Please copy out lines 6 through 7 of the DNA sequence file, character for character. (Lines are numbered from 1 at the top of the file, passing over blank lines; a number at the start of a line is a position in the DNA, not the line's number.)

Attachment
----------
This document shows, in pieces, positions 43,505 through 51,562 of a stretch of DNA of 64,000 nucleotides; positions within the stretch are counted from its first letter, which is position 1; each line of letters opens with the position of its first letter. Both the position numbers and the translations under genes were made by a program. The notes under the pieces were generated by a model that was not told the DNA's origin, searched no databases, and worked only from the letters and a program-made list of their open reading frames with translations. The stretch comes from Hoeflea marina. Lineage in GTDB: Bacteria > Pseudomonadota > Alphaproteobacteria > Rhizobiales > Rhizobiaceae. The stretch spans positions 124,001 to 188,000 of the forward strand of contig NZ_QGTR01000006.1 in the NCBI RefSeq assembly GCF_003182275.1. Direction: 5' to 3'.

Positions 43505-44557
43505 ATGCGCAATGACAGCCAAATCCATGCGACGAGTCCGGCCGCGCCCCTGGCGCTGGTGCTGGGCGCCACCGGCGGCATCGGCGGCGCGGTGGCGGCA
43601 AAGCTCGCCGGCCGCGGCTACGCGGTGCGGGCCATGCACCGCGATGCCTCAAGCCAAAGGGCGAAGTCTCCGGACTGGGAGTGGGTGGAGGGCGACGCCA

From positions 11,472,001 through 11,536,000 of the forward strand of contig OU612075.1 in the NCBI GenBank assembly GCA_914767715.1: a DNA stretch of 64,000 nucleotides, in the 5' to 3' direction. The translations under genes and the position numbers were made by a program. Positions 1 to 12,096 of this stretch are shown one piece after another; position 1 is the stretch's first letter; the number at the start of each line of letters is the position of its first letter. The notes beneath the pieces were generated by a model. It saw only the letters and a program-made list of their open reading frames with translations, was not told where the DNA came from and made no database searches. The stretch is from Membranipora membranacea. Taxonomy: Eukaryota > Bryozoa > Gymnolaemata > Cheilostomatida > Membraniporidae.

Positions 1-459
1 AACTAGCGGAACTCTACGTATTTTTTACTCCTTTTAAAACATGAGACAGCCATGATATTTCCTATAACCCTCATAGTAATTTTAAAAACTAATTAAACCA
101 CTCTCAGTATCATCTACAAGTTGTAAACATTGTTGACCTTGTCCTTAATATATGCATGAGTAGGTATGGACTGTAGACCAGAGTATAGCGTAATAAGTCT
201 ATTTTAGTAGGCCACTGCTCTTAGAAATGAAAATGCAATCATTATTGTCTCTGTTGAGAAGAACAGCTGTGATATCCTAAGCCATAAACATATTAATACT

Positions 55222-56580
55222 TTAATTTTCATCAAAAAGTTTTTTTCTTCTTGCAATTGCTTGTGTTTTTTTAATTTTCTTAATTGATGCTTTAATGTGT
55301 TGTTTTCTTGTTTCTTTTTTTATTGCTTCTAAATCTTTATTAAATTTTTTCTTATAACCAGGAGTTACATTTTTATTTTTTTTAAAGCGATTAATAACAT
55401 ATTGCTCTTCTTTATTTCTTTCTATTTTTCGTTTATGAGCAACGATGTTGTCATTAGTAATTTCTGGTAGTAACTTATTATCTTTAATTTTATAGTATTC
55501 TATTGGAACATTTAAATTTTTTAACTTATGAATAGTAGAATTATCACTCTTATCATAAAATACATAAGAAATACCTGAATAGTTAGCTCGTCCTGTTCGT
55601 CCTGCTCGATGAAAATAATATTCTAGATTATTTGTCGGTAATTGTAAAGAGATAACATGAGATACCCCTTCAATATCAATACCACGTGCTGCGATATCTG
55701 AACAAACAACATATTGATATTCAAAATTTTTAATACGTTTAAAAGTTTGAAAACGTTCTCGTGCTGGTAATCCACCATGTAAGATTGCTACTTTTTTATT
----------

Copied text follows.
Positions 1-459
1 AACTAGCGGAACTCTACGTATTTTTTACTCCTTTTAAAACATGAGACAGCCATGATATTTCCTATAACCCTCATAGTAATTTTAAAAACTAATTAAACCA